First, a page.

Vendors at the Waterside Market in Monrovia, Liberia. Informal markets and businesses make up a great deal of Africa's economic activity.
Credit: Leon Neal

JOHANNESBURG, South Africa — After growing up as a refugee from Rwanda, I built businesses employing more than 25,000 people in eight countries in sub-Saharan Africa. My main goal was never just to make money. Rather, it was to build something, to create opportunities for Africa to grow and prosper.

By the time I retired in 2012, my businesses helped to transform poverty into opportunity and despair into hope for tens of thousands of my fellow Africans.

My companies — I’m involved in cement, tea, snack foods, tobacco and shoes, among other products — aren’t significant exporters to the United States, nor do they receive substantial investments from Americans.

Nonetheless, my businesses have benefited from forward-thinking American policies that encouraged African governments to adopt free-market reforms, thereby creating the environment necessary for companies to prosper. This in turn has fostered a virtuous cycle of economic development, promoting the growth of a middle class of capable workers and eager consumers and lifting millions of Africans out of poverty.

The centerpiece of the commercial relationship between the United States and Africa is the African Growth and Opportunity Act (AGOA), enacted in 2000. The concept of AGOA was simple: America would provide enhanced access to its markets to countries in Africa that adopted the policies necessary to ensure their economies could grow and their societies could prosper.

Among the policies required for admission to AGOA were a market-based economy, the rule of law, political pluralism, protection for intellectual property, and measures to combat corruption, reduce poverty, protect human rights and worker rights and eliminate child labor.

After 13 years, 47 of the 48 countries in sub-Saharan Africa have qualified for AGOA benefits, including many of the countries in which my businesses operate, such as Rwanda, Uganda, Angola and the Democratic Republic of the Congo.

As Rosa Whittaker, the former assistant US trade representative for Africa estimated, AGOA has created 300,000 new jobs in beneficiary countries. From where I sit, that’s a job well done — and well worth continuing.

With AGOA set to expire in 2015, President Barack Obama's administration and congressional leaders are pushing for an early renewal of the program. As a retired African businessman, I can testify that renewing AGOA will send a powerful message of encouragement to the aspiring entrepreneurs and engineers whom Africa urgently needs.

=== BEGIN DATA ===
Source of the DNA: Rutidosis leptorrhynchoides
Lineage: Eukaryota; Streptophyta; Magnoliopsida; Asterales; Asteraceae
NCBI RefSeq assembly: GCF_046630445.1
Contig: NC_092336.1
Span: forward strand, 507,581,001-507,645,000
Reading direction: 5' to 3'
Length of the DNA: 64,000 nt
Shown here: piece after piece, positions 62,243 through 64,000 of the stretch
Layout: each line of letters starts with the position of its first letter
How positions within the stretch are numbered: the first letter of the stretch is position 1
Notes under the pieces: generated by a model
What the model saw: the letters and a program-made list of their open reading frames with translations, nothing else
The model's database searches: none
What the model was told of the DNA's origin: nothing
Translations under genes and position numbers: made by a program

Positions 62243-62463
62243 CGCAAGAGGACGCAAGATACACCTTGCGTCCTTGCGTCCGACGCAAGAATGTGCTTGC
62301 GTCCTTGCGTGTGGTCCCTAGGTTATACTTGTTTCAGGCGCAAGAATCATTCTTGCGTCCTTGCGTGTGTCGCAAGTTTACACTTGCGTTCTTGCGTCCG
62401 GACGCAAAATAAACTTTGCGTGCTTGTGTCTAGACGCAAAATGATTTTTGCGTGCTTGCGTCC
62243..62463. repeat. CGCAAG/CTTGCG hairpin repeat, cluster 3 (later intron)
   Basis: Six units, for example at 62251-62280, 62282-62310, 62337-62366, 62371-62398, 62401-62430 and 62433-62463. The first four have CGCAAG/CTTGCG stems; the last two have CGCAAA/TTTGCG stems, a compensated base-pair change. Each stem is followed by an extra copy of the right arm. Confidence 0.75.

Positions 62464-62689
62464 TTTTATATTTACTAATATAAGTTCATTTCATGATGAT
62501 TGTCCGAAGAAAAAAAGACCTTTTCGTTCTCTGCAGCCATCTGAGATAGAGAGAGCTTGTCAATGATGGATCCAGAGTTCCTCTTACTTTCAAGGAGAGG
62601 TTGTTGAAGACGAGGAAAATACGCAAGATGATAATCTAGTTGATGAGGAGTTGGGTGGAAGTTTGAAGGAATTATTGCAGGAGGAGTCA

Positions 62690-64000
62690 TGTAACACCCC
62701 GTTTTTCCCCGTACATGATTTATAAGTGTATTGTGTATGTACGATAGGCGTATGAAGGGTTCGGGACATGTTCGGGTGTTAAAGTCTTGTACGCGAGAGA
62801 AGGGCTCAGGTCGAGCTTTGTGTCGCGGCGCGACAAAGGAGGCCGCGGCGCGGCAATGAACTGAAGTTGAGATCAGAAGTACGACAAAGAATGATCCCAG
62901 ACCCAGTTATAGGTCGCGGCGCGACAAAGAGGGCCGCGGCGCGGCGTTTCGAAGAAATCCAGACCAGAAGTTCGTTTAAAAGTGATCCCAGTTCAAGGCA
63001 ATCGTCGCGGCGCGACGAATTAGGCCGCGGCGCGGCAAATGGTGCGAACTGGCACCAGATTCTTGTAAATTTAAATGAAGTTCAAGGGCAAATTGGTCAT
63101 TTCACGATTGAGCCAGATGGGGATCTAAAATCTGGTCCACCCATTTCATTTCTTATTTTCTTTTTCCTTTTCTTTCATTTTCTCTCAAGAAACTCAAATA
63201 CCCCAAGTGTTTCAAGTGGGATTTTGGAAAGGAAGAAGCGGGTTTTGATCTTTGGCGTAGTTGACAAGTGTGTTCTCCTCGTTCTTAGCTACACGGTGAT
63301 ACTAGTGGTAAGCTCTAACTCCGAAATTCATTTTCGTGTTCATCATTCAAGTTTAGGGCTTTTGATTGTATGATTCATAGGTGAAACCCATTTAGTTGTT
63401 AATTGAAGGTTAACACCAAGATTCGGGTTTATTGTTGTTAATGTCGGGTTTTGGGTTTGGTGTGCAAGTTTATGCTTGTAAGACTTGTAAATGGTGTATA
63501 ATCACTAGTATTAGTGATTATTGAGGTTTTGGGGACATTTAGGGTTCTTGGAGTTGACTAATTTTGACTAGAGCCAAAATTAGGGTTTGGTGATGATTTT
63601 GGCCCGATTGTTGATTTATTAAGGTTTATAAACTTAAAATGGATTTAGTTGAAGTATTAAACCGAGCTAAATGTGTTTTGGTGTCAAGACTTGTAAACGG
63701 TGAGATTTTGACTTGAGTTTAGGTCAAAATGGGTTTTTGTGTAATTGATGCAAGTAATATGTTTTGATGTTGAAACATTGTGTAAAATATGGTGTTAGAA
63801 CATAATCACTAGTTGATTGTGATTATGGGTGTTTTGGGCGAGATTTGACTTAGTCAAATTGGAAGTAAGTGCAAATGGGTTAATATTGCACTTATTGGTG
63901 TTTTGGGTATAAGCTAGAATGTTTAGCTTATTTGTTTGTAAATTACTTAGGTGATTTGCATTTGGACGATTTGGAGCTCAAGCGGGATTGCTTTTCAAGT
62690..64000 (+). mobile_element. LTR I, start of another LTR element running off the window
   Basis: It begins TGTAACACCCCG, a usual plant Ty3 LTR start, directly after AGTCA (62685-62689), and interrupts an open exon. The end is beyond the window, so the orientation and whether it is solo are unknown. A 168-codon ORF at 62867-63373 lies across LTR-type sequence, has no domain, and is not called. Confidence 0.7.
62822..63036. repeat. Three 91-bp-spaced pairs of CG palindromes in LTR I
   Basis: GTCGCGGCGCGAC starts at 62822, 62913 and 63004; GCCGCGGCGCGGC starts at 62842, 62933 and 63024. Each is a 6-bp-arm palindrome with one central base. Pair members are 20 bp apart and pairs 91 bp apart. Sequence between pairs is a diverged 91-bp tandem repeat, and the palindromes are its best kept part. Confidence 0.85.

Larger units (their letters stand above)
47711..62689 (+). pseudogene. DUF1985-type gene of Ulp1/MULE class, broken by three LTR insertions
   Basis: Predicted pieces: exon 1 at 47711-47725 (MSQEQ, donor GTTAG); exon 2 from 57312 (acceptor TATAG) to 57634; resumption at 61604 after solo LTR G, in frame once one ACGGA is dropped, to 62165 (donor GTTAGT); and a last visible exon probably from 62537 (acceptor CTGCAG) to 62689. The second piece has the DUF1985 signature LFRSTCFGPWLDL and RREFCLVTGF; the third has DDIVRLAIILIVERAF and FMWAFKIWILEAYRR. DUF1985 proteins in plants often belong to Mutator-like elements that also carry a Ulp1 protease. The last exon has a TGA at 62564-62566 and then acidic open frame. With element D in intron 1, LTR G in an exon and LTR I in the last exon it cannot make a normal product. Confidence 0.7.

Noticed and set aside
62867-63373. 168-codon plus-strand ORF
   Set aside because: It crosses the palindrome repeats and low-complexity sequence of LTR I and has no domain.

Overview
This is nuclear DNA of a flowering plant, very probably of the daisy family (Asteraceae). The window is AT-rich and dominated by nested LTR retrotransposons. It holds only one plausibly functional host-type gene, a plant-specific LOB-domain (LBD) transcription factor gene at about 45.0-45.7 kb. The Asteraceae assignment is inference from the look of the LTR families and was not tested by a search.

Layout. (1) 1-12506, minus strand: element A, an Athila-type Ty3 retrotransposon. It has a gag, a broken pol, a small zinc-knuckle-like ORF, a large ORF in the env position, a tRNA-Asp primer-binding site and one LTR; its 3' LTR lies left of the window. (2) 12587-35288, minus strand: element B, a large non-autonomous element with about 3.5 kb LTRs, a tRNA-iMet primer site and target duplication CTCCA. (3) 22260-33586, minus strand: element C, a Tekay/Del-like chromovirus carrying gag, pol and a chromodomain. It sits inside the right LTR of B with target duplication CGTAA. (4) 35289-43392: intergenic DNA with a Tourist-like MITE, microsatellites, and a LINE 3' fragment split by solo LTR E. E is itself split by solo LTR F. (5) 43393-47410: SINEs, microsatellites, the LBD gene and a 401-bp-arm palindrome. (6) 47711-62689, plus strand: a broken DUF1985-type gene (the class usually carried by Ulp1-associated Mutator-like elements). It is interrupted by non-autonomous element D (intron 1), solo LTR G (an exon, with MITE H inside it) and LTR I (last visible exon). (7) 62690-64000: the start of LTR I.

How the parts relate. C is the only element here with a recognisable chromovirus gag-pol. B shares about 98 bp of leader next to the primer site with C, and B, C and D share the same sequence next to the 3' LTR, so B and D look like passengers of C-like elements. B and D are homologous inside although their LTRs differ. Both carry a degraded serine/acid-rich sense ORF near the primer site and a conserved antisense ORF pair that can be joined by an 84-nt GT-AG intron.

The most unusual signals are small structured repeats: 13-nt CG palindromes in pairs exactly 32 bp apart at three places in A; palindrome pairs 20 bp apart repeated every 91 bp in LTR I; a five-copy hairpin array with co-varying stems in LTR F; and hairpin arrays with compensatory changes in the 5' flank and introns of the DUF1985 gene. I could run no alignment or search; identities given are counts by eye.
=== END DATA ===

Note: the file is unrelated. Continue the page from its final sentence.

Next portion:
AGOA isn’t the only American program that helps African economies and should be continued. The US Millennium Challenge Corporation has provided substantial funding for country-specific projects in Africa for agriculture, transportation, water supply and sanitation, health care and education. As under AGOA, these benefits are available only to countries that have demonstrably embraced the economic and political policies necessary to ensure sustainable growth. That’s a powerful incentive.

Similarly, the African Global Competitiveness Initiative, from 2006 through 2011, and its successor, the African Competitiveness and Trade Extension Initiative, have helped Africa increase its exports of non-traditional, value-added goods, while leveraging public and private investment in infrastructure such as highways, power lines and internet services.

As a result of initiatives such as these, as well as steps Africans have taken on their own, Africa is poised for an economic take off. As the International Monetary Fund reported, sub-Saharan Africa is the home for six of the 10 fastest-growing economies in the world from 2000 through 2011. All across Africa, a middle class of almost 350 million people is taking its place as one of the world’s leading consumer markets.

American companies that ignore Africa are, as the saying goes, “leaving money on the table.” Only 1 percent of US foreign direct investment goes to Africa and Africa accounts for only 2 percent of US exports worldwide — American companies are missing important opportunities.

American businesses shouldn’t surrender the African marketplace to companies from the European Union, China, Russia, India, Brazil and Turkey, all of which are active in Africa.

At the end of May 2013, the AGOA Forum in Ethiopia will offer the US and African nations the opportunity to discuss how our economic ties can be strengthened for the benefit of businesses, workers and consumers in all of our countries.

For the US and Africa, the benefits of doing business with each other are great — and growing. Take it from this self-made man from Rwanda: neither Africa nor America can afford to let the opportunities of a lifetime pass us by.

Tribert Ayabatwa Rujugiro is a leading African industrialist and philanthropist who spent more than 50 years building businesses that employ more than 25,000 people in eight countries in sub-Saharan Africa.

Related Stories